Imagine you were traveling in a foreign country where the language was very different from your native tongue, and you needed to get directions, or ask for assistance, or even something as simple as the location of the nearest restroom? How would you communicate if you do not speak the indigenous language of the people of the country you are visiting? While English is spoken in many places it is not a universal language. So is there a universal language? The great 19th-century American poet Henry Wadsworth Longfellow said “Music is the universal language of mankind.”

But did you know there is a “universal language?” It is Esperanto. Esperanto is an international auxiliary language devised in 1887 by Dr. Ludwig Lazarus Zamenhof (1859-1917), a Jewish eye doctor, under the pseudonym of “Doktoro Esperanto.” He originally called the language “La Internacia Lingvo” (The International Language), but it soon became known as Esperanto, which means “the hoping one.”

Zamenhof was born in the Polish city of Bialystok which at that time was home to a polyglot, multiethnic mixture of Poles, Russians, Jews, Lithuanians and Germans. He believed that much of the distrust and misunderstanding between the different ethnic groups was a result of language differences, so he resolved to create an international language which could be used as a neutral lingua franca and could help break down the language barriers. Between 100,000 and 2,000,000 people worldwide fluently or actively speak Esperanto, including perhaps 1,000 native speakers who learned Esperanto from birth. Esperanto has a notable presence in 112 countries. Its usage is highest in Europe, East Asia and South America.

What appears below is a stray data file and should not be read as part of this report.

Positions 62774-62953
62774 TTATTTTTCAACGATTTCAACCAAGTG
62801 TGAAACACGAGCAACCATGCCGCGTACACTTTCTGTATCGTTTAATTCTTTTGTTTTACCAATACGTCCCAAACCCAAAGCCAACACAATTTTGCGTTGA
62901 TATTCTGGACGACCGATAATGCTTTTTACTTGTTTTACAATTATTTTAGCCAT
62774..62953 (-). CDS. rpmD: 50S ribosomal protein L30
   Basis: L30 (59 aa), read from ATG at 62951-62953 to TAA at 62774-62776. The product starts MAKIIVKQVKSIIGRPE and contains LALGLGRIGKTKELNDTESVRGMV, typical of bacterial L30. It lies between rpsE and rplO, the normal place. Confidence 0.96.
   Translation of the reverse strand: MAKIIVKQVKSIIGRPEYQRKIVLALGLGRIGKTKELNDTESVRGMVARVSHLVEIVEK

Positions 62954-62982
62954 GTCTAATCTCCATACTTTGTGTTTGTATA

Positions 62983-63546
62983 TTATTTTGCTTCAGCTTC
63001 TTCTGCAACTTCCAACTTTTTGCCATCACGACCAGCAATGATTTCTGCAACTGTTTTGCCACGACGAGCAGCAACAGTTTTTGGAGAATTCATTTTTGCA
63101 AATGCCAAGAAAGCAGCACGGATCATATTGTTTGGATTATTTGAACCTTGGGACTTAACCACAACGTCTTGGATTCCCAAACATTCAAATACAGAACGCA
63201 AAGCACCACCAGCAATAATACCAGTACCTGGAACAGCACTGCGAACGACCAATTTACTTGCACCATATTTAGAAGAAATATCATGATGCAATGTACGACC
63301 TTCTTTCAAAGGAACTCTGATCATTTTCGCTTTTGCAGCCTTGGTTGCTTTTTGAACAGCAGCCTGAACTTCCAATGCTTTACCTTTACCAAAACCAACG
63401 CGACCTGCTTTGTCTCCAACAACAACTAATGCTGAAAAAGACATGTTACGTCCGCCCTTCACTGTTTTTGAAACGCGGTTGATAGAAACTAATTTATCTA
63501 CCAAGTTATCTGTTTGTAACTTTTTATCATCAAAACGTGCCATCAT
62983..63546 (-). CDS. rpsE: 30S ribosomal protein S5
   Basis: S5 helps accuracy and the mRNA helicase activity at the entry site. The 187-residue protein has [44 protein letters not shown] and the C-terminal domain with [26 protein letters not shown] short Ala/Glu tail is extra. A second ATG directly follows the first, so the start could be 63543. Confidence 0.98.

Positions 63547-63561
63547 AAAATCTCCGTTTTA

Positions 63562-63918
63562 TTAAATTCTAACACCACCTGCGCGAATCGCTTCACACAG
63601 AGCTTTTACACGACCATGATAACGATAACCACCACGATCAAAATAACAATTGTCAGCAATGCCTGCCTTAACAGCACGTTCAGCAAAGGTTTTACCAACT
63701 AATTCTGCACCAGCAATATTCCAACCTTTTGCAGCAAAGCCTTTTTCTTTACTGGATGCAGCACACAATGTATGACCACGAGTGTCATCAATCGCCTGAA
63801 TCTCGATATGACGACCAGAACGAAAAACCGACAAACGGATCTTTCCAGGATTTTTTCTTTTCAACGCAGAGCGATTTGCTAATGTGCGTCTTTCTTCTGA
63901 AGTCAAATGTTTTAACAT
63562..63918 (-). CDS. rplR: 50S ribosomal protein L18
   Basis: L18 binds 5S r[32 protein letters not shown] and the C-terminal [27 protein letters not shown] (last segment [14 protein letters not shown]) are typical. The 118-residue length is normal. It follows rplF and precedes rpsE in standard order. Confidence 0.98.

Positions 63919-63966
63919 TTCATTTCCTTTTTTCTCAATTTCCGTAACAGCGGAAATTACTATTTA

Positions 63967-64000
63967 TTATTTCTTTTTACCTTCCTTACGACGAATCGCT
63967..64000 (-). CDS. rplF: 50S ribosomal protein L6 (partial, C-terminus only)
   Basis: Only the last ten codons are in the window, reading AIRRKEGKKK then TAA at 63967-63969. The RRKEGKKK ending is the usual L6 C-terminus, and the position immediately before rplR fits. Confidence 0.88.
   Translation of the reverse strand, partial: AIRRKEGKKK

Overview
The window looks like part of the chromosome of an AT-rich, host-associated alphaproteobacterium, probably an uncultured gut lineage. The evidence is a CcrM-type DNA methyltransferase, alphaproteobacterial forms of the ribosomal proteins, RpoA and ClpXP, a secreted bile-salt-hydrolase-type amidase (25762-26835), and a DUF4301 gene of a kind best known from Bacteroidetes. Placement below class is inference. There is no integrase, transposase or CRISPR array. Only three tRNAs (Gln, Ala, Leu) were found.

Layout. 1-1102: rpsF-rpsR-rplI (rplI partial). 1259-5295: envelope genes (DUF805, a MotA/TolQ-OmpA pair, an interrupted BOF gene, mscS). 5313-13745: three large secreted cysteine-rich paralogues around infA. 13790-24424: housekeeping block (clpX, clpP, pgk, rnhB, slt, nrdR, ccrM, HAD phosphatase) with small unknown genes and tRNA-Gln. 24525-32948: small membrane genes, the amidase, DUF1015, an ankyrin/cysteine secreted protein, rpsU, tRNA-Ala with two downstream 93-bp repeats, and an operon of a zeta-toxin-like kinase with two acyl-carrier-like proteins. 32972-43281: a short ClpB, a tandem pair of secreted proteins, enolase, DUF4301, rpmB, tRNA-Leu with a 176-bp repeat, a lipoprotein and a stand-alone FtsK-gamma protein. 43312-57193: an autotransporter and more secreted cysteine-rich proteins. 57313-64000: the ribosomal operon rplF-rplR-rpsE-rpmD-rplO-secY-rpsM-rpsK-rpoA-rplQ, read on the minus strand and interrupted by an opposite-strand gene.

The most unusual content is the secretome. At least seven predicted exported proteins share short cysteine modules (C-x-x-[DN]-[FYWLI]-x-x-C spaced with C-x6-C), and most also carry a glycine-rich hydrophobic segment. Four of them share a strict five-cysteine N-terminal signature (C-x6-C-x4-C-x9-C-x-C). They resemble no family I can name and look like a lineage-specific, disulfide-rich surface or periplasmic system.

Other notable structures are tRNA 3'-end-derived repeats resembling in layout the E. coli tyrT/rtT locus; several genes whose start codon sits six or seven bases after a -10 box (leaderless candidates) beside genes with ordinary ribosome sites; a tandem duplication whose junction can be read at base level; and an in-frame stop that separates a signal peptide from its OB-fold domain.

The first World Congress of Esperanto was organized in France in 1905. Since then, congresses have been held in various countries every year, with the exceptions of years during the world wars. Although no country has adopted Esperanto officially, Esperanto was recommended by the French Academy of Sciences in 1921 and recognized by UNESCO in 1954, which recommended it to its member states in 1985. Esperanto was the 32nd language accepted as adhering to the “Common European Framework of Reference for Languages” in 2007.

What language is universal or international? What about love? Is love expressed in any language the same? Sandi Patty sang a song that was popular several years ago titled “Love In Any Language.” The chorus to that song is:

Love in any language, straight from the heart

Pulls us all together, never apart

And once we learn to speak it, all the world will hear

Love in any language, fluently spoken here

Love is a language that is understood by virtually everyone. At the very core of our being we desire to be loved and to love. In Luke’s Gospel, Jesus tells his disciples — “Give away your life; you’ll find life given back, but not merely given back — given back with bonus and blessing. Giving, not getting, is the way. Generosity begets generosity.” Luke 6:38 (the Message)

God’s love is freely given and as recipients of God’s love we choose what to do with the love we have been given. Simply put, we see and experience life through two lenses, one of abundance and the other of scarcity. One lens gives us a true image of God’s abiding presence and the other offers us a distorted perception of reality based on our expectation of scarcity. Depending on the lens we look through our vision or focus will look very different. When we look through the lens of God’s abundant love and allow the abundance of God’s love to flow through us to others we experience the world as a place of abundance and joy. If we choose to peer through our perceptions of scarcity and view the world through a lens that focuses on scarcity of God’s love, we will see what we expect. What if we all spoke the language of love for ALL God’s creation?

The Rev. Dr. Robert C. Brown is the senior pastor at Rome First United Methodist Church.